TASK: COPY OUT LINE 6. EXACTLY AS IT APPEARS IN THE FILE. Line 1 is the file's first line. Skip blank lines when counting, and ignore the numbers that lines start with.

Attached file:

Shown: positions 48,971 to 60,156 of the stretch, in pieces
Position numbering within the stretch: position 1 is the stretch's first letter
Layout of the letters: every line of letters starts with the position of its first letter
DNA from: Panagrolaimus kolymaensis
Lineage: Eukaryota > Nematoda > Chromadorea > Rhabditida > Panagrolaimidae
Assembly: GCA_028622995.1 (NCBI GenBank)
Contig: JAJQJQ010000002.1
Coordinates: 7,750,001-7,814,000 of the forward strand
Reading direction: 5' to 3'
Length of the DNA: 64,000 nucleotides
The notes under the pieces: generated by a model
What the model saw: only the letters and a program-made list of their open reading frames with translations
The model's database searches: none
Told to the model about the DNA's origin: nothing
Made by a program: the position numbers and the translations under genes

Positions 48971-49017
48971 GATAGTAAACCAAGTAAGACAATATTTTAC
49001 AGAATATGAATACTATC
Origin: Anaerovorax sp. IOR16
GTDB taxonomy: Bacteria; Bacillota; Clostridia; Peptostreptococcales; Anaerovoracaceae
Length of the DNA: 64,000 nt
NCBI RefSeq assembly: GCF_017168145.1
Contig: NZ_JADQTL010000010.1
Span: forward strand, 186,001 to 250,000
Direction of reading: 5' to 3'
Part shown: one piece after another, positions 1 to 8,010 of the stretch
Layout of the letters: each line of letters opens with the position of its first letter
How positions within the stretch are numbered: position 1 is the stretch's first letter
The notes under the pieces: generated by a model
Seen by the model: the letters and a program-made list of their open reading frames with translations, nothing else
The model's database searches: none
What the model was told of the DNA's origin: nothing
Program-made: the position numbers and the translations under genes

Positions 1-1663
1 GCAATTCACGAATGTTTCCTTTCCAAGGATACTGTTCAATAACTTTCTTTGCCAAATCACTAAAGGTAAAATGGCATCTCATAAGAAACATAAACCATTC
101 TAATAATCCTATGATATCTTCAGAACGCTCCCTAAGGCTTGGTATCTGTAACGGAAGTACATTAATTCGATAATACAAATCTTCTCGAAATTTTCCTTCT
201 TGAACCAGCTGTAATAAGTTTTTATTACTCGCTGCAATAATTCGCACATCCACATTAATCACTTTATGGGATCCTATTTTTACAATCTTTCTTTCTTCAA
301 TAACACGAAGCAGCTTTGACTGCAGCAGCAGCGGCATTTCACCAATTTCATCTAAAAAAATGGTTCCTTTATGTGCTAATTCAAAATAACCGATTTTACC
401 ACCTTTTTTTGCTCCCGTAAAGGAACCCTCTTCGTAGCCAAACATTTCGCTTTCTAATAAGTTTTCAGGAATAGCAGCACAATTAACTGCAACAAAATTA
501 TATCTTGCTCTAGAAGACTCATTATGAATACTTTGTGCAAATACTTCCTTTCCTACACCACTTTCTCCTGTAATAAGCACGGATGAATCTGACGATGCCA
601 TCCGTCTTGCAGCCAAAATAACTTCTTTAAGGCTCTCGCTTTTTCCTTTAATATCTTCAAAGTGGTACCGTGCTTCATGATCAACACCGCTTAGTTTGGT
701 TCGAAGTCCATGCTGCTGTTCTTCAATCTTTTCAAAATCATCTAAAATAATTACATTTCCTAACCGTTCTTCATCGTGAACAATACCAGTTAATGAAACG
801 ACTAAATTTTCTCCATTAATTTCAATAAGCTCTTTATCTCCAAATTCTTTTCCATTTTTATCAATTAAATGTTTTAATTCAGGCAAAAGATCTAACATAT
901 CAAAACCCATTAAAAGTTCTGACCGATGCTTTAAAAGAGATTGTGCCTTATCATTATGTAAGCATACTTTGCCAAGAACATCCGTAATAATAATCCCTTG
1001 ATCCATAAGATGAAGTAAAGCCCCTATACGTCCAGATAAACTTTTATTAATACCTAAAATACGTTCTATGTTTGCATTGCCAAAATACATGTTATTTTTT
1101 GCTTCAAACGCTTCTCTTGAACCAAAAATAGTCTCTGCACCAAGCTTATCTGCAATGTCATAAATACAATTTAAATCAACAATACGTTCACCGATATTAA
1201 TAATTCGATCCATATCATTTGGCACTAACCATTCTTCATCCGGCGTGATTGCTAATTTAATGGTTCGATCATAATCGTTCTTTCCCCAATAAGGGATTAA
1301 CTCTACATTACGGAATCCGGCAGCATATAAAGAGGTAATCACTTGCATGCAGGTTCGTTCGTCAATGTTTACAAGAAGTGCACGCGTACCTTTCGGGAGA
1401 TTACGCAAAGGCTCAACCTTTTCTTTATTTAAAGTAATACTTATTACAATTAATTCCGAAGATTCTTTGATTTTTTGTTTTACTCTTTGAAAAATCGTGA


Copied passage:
Assembly: GCA_028622995.1 (NCBI GenBank)